On 2007.09.02, Dani?l Mantione <[EMAIL PROTECTED]> wrote:
> The bureaucracy of contributing needs to be reduced.

As of late, anyone who has asked for CVS commit access has been given
it.  There are some 50-odd people who have CVS commit access.

> I agree a package like Trac can help by providing Wikis and forums. I'd 
> prefer OpenACS over Trac (replacing OpenACS by Sourceforge has IMO been 
> the worst decision in AOLserver history), but it's a good thing that 
> something happens here, the tool is of less importance. So, let's do this. 
> If you need help, or want me to install/maintain such a package, please 
> say so, as I'm willing to contribute.

Great!  I'm saying "so"--contribute what you can.  Let us know how to
access it when it's ready.

> Simply installing a package won't do though, it has to be part of a 
> strategy to make the community more active, make it easier to contribute.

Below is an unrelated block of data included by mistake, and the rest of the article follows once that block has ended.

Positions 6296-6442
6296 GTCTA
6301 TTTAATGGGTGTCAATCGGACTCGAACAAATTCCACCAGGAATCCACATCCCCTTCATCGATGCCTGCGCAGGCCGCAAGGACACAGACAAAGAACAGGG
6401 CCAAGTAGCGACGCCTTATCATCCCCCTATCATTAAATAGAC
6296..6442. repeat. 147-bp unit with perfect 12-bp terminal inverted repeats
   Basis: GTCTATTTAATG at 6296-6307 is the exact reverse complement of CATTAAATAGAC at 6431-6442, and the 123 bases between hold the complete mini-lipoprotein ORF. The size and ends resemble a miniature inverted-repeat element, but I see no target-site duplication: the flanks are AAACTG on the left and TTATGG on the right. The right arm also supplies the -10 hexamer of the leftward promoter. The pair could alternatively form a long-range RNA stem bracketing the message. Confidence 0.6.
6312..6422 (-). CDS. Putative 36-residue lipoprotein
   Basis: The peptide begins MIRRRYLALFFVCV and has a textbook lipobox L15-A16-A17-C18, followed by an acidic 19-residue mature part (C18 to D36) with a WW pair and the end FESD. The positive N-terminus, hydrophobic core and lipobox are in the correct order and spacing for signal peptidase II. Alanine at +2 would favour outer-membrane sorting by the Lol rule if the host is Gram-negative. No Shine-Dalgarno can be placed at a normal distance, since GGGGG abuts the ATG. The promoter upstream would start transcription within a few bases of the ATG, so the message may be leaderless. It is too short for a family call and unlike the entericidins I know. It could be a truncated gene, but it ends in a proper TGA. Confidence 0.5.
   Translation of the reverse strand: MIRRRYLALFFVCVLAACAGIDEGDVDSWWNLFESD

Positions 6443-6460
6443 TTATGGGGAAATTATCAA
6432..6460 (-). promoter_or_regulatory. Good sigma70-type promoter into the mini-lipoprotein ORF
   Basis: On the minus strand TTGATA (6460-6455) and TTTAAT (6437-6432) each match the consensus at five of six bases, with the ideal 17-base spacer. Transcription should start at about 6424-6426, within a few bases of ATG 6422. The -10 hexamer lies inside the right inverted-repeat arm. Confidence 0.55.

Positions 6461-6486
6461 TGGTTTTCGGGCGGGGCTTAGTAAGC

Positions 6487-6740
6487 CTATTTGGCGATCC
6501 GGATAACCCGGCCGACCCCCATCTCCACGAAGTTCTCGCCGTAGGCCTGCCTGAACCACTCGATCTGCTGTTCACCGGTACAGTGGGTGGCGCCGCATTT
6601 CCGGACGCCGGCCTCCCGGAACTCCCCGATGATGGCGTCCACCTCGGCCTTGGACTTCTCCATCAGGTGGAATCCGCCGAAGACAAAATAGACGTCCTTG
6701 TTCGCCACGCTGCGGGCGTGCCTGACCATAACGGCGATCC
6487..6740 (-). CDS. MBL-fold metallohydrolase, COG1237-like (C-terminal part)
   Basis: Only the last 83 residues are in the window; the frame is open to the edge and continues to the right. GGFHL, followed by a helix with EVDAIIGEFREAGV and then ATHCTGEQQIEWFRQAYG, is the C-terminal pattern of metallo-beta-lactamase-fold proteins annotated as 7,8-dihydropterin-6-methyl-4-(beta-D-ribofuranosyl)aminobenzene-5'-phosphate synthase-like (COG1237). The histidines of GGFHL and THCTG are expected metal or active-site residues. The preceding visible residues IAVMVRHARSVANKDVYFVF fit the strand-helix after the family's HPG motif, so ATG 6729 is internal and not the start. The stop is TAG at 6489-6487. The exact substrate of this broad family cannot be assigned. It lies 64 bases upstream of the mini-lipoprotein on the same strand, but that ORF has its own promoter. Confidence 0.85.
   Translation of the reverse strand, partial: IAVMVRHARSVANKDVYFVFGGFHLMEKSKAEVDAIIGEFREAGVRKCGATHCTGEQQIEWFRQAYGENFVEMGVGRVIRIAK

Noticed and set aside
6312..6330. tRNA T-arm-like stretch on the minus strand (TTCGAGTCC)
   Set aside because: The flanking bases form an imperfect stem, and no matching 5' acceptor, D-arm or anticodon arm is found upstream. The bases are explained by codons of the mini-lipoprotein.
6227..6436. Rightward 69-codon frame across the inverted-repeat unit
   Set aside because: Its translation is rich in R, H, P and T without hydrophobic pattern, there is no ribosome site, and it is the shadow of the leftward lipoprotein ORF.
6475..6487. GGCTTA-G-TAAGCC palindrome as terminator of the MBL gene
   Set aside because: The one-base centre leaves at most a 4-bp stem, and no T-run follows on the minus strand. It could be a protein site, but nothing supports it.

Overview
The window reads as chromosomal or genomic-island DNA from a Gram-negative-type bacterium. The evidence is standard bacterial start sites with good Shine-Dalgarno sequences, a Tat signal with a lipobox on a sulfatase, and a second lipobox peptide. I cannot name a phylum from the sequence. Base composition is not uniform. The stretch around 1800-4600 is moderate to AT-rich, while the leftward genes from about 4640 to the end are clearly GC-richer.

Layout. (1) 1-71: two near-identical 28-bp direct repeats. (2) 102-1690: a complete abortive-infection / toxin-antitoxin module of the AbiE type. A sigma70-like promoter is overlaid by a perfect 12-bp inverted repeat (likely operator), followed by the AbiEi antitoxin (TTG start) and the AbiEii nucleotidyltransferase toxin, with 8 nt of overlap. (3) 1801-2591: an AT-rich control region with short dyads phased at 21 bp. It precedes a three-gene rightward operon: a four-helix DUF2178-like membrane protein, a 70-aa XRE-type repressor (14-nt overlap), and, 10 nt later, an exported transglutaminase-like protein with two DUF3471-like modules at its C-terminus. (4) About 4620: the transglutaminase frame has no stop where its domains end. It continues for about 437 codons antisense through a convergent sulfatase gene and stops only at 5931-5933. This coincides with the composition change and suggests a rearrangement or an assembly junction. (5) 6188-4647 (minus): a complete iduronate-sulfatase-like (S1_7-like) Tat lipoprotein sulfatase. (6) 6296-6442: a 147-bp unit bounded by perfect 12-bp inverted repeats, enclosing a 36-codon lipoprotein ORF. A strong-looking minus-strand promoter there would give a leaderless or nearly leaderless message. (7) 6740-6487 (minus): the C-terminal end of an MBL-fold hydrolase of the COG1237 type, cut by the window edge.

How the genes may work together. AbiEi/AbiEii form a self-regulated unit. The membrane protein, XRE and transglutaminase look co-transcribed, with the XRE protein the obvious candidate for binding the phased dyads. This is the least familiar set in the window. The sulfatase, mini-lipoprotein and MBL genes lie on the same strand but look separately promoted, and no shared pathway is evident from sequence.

As you point out: regardless of whether it's OpenACS, Trac or even
SourceForge being used to manage these artefacts, it really doesn't
matter.  What matters is that stuff gets done--and that just isn't

> I suggest:
>  * A low bureacracy way to contribute patches is built, perhaps using Trac 
>    or OpenACS
>  * Active AOLserver users get SVN access and can peer review and apply 
>    patches.
>  * Getting SVN access shouldn't be difficult.

The lowest-bureacracy way is for folks to email me their SourceForge
username and I grant them CVS commit access.  Then, they commit their
changes.  It doesn't get any lower than that, does it?

I have never refused anyone CVS access who has requested it, to date.  I
have never revoked, nor have ever been asked to revoke, anyone's access.
I did, a while back, ask folks who were inactive to elect to have their
access removed if they knew they would never again use their access (as
they no longer do anything AOLserver-related) but I never actually did
remove their access.

-- Dossy

Dossy Shiobara              | [EMAIL PROTECTED] | http://dossy.org/
Panoptic Computer Network   | http://panoptic.com/
  "He realized the fastest way to change is to laugh at your own
    folly -- then you can let go and quickly move on." (p. 70)

AOLserver - http://www.aolserver.com/

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